A rare Japanese handscroll painting, dating back to the early 1700s, has been discovered in the special collections of Edinburgh’s Central Library.
Gifted to Edinburgh City Libraries in the 1940s by a relative of Henry Dyer, a Scottish engineer who played a major part in the industrialisation of Japan, the scroll has only recently been realised to be of particular significance.
Now Edinburgh City Libraries and National Museums Scotland have submitted a joint application to the Sumitomo Foundation for conservation funding with the result expected in March.
Councillor Richard Lewis, the city’s Culture and Sport Convener, said: “For many decades this scroll has been held in the Central Library special collections without anyone realising its true significance. It is only through the passion of our library staff and the knowledge of National Museums Scotland experts that this beautiful work has been brought to light. If we are successful in getting funding to restore this painting to its former glory, then we are very much hoping that it can go on display to the public in Edinburgh at a later date.”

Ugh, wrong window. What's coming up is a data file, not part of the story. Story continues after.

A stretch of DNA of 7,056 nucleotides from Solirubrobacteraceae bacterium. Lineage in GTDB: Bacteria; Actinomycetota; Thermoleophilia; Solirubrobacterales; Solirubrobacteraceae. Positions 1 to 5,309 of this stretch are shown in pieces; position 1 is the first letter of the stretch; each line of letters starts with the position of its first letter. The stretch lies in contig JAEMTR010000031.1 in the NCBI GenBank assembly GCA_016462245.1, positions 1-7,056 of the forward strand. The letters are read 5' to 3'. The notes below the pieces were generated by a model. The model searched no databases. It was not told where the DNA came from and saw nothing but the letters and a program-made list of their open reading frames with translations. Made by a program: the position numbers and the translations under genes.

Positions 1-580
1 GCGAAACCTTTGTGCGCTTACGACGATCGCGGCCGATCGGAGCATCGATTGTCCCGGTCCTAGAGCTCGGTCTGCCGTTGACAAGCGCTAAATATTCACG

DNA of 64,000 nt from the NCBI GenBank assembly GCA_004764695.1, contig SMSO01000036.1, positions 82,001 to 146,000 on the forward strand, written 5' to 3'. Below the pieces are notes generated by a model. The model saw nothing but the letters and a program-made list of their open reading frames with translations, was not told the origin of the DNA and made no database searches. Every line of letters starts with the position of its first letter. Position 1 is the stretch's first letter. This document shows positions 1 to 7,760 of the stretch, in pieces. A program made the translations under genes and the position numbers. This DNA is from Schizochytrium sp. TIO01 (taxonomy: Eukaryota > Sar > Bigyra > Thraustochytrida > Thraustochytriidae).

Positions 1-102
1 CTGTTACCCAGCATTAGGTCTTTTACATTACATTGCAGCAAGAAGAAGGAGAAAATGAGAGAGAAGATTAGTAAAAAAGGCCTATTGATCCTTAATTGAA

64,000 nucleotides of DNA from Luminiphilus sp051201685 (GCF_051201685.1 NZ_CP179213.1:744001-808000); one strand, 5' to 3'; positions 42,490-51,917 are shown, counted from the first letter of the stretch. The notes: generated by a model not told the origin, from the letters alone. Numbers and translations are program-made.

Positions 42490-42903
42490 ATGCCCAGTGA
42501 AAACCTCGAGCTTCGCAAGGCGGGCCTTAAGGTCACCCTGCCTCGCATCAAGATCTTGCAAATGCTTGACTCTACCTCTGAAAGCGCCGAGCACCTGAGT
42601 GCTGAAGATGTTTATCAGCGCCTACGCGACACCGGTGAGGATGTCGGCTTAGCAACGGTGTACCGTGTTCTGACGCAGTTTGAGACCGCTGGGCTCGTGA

The scroll, by Japanese painter Furuyama Moromasa, is over 44ft in length and depicts an extended street scene in C18th Edo, or Tokyo, showing the shops and theatres and domestic detail of life at that time.
Two of Furuyama Moromasa’s paintings are currently held by the British Museum, but this is thought to be the largest of his works discovered anywhere in the world.
Dr Rosina Buckland, Senior Curator of National Museums Scotland’s Japanese collections, has worked with Edinburgh City Libraries to help interpret the scroll using her knowledge of the period.
She said: “This handscroll is a fascinating and important work. It presents a wealth of amusing and entertaining scenes of life in Edo (today’s Tokyo) around 1700, as well as plentiful information on the lively world of the popular theatre, and is the only known large handscroll painting by this artist.
“We very much hope that our funding application for specialist conservation work will be successful, so that the painting can be enjoyed by many people in Scotland, and beyond.”